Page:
A scholar argues that the real issue is protecting consumers from corporations that are developing ever more sophisticated techniques for getting people to part with their money.
Say you, like me, went to bed a little early last night. And when you woke up this morning, you decided to catch the episode of the Daily Show that you missed. So you pointed your browser over to thedailyshow.com, and there, as you expected, is John Oliver. But there's something else there too, at least if you're me: flashing deals for hotels in Annapolis, which just so happens to be where I've been planning a weekend away.
We all are familiar at this point with the targeted ads that follow us around the web, linked to our browsing history. In this case, Google (who served me this ad) only got it half right: I had already booked a place.
And yet, I am planning a trip to Annapolis, and Google "knows" this, and is using this information to try to sell me stuff, a practice commonly criticized as "creepy." But as philosopher Evan Selinger asserted in Slate last year, the word "creepy" isn't particularly illuminating. What, really, is wrong with ad tracking? Why does it bother us? What is the problem?
A new paper by professor Ryan Calo at the University of Washington goes the furthest I have seen in elucidating the potential harms of digital-ad targeting. And his argument basically boils down to this: This isn't about the sanctity of the individual or even, strictly speaking, about privacy. This is about protectingconsumers from profit-seeking corporations, who are gaining an insurmountable edge in their efforts to get people to part with their money.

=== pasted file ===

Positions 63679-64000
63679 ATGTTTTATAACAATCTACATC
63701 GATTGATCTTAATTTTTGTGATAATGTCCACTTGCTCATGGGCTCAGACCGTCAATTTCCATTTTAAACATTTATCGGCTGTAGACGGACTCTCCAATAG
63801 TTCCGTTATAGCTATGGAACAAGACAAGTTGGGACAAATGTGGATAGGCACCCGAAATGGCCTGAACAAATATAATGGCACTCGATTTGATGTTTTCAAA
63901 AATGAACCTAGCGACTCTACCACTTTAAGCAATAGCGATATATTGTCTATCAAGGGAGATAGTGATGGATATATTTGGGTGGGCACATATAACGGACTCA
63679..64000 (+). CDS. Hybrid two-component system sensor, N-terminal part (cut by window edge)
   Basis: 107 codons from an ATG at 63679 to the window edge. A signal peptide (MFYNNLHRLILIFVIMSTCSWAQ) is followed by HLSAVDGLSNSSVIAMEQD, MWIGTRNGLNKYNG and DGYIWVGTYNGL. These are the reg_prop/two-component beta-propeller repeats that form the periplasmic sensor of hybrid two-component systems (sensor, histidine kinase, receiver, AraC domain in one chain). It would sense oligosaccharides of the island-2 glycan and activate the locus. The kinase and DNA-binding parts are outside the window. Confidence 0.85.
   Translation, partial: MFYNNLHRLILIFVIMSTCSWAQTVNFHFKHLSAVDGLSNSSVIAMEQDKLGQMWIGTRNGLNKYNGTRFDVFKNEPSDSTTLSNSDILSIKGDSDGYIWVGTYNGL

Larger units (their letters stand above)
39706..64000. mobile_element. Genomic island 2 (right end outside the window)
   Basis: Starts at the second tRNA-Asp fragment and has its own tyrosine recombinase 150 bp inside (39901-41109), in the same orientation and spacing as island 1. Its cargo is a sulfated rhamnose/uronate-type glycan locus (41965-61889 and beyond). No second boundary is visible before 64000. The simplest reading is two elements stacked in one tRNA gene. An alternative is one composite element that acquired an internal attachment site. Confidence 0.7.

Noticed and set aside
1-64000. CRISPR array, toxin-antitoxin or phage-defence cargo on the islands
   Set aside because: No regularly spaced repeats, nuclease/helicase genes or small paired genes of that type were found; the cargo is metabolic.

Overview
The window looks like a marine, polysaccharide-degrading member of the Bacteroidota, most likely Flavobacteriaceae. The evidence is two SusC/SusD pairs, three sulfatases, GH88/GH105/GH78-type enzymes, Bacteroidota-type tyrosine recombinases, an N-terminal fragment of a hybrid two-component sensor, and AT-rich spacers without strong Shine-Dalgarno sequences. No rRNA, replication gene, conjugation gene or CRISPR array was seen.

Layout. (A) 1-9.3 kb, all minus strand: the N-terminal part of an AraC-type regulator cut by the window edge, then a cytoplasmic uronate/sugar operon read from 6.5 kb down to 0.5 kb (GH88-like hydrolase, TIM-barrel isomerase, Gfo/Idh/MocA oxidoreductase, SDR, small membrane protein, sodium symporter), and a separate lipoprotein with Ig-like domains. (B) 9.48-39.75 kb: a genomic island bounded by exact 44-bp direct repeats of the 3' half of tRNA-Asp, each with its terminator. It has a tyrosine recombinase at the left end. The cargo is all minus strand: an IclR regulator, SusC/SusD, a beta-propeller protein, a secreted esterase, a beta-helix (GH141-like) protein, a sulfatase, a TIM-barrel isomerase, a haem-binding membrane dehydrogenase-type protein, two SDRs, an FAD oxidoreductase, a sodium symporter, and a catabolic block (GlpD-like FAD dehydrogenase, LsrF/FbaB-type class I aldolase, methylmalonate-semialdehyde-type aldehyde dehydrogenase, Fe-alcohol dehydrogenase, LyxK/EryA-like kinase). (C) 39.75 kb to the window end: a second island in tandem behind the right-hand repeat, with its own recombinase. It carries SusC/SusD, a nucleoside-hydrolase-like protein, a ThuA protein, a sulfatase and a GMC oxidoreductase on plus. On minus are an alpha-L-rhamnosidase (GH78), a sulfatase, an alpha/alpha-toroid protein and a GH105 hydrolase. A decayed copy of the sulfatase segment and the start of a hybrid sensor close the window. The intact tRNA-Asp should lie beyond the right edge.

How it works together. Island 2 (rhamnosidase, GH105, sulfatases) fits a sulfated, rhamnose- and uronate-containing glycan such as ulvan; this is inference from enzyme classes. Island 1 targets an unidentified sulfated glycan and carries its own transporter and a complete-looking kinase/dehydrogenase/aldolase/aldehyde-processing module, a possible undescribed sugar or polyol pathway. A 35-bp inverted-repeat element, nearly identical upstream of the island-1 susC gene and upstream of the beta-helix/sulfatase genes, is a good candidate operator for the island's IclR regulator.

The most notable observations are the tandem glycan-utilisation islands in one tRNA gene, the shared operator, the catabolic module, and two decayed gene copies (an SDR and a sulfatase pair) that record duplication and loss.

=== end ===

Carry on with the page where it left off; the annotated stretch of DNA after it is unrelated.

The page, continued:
But those are my words. Here are Calo's:
The digitization of commerce dramatically alters the capacity of firms to influence consumers at a personal level. A specific set of emerging technologies and techniques will empower corporations to discover and exploit the limits of each, individual consumer's ability to pursue his or her own self-interest. Firms will increasingly be able to trigger irrationality or vulnerability in consumers -- leading to actual and perceived harms that challenge the limits of consumer protection law, but which regulators can scarcely ignore.
Calo is taking the long view here. Digital marketing techniques haven't quite gotten sophisticated enough to take advantage of a consumer's idiosyncratic irrationalities. Right now, he writes, digital advertising's main strategy is relevance: putting the relevant ad in front of the right person. But Calo foresees a much more personalized approach down the road -- not just the right good, but a customized pitch, delivered late at night, when the company knows you, particularly, have a tendency to make impulse purchases.